The Raspberry Pi runs Linux and the software is executed on it's ARM 32 bit processor. There are several versions of these single board computers. Even the smallest Raspberry Pi Zero W has enough power and storage to run PiStar efficiently.
MMDVM is the firmware that controls a local device (sometimes packaged as a "hat" that plugs directly into a Raspberry Pi board's connector pins) that implements the radio controller and often a low power software defined radio chip.
Several products have been produced that run MMDVM, the Multi Mode Digital Voice Modem. It's completely open source - the hardware and firmware that implements the radio modem and MMDVMHOST software that runs in the Raspberry Pi, and is being continuously improved.
There are a number of products that run MMDVM or it's equivalent. Open projects like the MMDVM Hotspot Hat "JumboSpot" board project have commercial competitors like the similar ZumSpot hat board, DVMega, OpenSpot products and others. These boards and hats either provide the modem and radio or interface to radios, and can even also include the VOIP interface too (OpenSpot).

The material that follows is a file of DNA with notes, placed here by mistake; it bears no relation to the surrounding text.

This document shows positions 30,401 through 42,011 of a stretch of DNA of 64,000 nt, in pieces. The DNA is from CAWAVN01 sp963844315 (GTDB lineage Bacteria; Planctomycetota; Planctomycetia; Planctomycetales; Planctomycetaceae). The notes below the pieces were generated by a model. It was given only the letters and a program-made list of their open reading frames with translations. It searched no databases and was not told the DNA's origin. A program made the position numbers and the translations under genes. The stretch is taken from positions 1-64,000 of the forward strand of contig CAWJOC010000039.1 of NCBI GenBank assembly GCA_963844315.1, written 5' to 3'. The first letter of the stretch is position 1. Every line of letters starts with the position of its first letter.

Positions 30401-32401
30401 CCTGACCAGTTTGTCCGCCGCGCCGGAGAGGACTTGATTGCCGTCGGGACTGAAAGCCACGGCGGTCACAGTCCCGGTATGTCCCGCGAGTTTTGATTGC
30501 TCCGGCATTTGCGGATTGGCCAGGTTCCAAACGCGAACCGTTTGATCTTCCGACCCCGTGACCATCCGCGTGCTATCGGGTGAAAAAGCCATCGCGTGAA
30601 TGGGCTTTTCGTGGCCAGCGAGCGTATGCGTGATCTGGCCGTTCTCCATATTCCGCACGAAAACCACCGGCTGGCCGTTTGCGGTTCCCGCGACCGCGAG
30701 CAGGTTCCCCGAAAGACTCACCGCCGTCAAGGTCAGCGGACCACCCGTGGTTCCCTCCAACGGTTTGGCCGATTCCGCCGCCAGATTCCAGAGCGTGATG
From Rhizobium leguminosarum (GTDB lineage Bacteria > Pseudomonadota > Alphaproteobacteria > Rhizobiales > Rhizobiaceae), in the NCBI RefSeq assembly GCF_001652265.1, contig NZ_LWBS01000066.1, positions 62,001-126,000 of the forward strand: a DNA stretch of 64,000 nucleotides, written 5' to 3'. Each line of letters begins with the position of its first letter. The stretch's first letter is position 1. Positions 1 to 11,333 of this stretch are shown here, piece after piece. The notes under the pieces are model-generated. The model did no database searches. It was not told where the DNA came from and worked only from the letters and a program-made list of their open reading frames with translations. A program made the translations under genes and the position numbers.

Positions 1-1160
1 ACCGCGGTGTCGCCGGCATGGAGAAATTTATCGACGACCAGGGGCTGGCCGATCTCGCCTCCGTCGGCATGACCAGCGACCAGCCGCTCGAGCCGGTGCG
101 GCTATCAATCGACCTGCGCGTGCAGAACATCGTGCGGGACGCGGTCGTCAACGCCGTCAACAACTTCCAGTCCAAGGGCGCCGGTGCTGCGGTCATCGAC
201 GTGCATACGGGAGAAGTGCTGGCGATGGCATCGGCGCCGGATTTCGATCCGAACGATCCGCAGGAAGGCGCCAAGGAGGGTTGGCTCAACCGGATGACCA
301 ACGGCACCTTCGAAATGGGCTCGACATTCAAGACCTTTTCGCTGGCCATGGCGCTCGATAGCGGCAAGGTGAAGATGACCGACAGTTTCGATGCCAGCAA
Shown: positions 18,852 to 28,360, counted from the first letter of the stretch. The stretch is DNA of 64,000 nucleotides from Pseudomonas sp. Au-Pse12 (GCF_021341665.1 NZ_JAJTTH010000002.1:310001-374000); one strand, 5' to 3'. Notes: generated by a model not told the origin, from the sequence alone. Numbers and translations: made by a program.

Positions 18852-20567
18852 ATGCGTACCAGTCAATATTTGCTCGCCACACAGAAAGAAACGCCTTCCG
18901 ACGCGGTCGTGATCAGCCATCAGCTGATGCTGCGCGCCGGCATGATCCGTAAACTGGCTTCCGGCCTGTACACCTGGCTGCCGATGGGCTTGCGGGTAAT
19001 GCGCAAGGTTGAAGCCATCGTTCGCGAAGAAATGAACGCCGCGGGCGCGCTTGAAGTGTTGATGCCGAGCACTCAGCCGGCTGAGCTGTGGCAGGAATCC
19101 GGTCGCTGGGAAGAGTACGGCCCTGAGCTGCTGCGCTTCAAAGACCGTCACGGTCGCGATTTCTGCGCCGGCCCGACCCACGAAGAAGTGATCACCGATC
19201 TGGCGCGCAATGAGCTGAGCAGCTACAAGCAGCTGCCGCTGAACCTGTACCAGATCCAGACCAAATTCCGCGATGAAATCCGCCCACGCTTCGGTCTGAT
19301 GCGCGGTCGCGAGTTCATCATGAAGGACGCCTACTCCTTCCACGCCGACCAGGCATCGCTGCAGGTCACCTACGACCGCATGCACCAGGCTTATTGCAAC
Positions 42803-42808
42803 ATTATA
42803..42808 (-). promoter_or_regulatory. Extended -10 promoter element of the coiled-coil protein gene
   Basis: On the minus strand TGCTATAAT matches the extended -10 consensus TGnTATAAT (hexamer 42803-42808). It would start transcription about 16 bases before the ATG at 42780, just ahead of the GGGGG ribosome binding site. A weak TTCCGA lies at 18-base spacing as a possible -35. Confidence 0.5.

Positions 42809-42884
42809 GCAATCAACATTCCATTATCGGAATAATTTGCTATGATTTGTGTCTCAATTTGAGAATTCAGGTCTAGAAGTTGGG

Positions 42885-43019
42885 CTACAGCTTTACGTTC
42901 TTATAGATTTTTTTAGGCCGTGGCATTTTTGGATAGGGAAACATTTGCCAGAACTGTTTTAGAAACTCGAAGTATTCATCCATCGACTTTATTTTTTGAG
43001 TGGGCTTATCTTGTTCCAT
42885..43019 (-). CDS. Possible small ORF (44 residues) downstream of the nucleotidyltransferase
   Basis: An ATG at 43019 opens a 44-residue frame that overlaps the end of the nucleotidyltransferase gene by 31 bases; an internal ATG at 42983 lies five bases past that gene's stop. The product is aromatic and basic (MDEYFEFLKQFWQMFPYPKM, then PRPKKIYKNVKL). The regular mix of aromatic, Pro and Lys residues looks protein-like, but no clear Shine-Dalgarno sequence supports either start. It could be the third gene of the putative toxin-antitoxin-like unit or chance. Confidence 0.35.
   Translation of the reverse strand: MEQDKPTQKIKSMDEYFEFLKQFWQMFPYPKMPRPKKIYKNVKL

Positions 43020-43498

Firmware has to be written to interface between PiStar's MMDVM Host and the software defined radio components that put voice packets out over the air and receive them. This firmware, that knows how to actually transmit packets through various technologies, is specialized for controlling the radio chip on devices like the "MMDVM" Board. This separate circuit board has a controller that prepares the voice packet transmissions, deals with receiving incoming packets and turns the radio chip on and off. It's implemented in boards like the "JumboSpot HotSpot Hat" in a self contained processor. From the description: